The funny thing is that China borrowed much of its economic model from Japan: producing low-cost exports to fund investment at home while aggravating trading partners. At times, it seems like only the names have changed. Where Detroit automakers once denounced Honda and Toyota for dumping cheap, fuel-efficient sedans on American housewives, Treasury secretaries now wring their hands about the undervalued renminbi while China's trade surpluses yawn.Like I said, go read the whole thing. And when you finish the article, I'm quite sure that a few things will have become abundantly clear to you, as they did to me:
As pleasurable as it must be for China's leaders to have beaten Japan at its own game, the joke might soon be on them. In fact, they would do well to veer off of Japan's development path promptly. Sure, Japan's export boom funded stellar growth for four decades. But its undervalued currency eventually helped blow one of the largest bubbles in history, the bursting of which still hobbles Japan today. Japan's famously dismal demographics didn't help, but China's aren't much better. Beijing's one-child policy, introduced in 1979, has worked its way up the population pyramid such that China's supply of rural workers ages 20 to 29 will halve by 2030. Worse yet, China is much larger than Japan -- which means that the global consequences of a crash would be far greater.
One argument is that the United States forced Japan to act against its own interests in accepting a stronger yen. Although it is true that the United States and other trading partners browbeat Japan, they had been doing so for years. Japan finally assented to their demands in 1985 as part of a plan to rebalance its economy. Post-World War II Japan pioneered Asia's export-driven growth model, sextupling GDP from 1950 to 1970 and pulling more people out of poverty more quickly than any country except modern China. Japan achieved this remarkable growth with a weak yen -- which supported exports and discouraged imports -- and high savings rates, which funded massive investments in infrastructure and manufacturing capacity.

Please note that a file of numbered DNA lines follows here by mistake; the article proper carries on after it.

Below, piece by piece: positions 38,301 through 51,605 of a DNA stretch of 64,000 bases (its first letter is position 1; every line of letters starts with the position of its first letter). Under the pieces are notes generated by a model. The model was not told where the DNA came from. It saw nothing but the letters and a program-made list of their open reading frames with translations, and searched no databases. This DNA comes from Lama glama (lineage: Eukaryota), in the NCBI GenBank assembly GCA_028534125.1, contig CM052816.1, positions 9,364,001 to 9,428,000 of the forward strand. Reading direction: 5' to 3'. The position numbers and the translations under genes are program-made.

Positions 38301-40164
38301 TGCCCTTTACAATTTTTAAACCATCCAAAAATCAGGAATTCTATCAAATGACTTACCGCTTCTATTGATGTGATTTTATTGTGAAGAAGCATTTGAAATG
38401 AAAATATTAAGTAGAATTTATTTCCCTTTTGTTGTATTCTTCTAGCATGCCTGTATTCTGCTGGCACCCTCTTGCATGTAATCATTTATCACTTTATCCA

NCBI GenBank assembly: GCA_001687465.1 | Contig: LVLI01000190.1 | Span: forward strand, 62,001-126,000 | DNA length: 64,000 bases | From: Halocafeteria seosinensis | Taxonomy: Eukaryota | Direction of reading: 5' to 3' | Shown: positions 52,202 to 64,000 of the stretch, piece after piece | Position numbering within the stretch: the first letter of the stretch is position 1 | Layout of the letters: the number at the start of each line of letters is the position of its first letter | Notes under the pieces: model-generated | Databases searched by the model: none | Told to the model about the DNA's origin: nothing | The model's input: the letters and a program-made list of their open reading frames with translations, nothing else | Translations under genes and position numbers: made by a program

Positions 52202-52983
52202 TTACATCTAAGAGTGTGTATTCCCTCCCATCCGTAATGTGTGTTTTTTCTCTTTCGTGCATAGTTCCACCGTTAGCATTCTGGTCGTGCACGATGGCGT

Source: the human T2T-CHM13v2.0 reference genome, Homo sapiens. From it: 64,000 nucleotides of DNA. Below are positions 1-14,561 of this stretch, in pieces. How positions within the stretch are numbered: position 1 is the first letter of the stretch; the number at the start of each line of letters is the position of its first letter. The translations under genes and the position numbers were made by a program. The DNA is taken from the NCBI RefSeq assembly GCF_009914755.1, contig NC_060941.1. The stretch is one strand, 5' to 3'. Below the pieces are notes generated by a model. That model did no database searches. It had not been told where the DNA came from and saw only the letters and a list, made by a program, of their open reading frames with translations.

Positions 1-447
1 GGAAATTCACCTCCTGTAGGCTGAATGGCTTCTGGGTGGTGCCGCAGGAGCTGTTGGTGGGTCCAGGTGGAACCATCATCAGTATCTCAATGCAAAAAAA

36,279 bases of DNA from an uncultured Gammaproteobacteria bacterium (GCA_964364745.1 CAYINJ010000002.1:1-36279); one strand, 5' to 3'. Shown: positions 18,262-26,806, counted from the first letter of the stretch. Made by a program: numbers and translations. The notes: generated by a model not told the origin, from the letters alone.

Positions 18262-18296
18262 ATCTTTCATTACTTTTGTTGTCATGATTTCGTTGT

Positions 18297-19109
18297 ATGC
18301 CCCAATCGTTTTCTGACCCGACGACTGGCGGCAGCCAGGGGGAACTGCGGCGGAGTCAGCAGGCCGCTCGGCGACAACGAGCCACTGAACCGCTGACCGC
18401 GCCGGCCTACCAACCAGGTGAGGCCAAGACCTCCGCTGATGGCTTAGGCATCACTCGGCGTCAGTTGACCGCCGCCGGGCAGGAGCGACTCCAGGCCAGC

An unfortunate side effect of export- and investment-driven growth is that it strangles the consumer. But that's kind of the point: The entire exercise depends on suppressing consumers as their cheap labor fuels exports. In Japan's case, the same undervalued yen that supported exports sapped consumers' purchasing power while yields on their savings were kept artificially low to fund cheap loans to corporations and government. And the shrunken share of economic spoils that did end up in the hands of consumers had no outlet but the heavily protected domestic market with its hopelessly inefficient and shockingly overpriced goods and services. When American humorist Dave Barry traveled to Japan in 1991, he was stunned to find department stores selling $75 melons.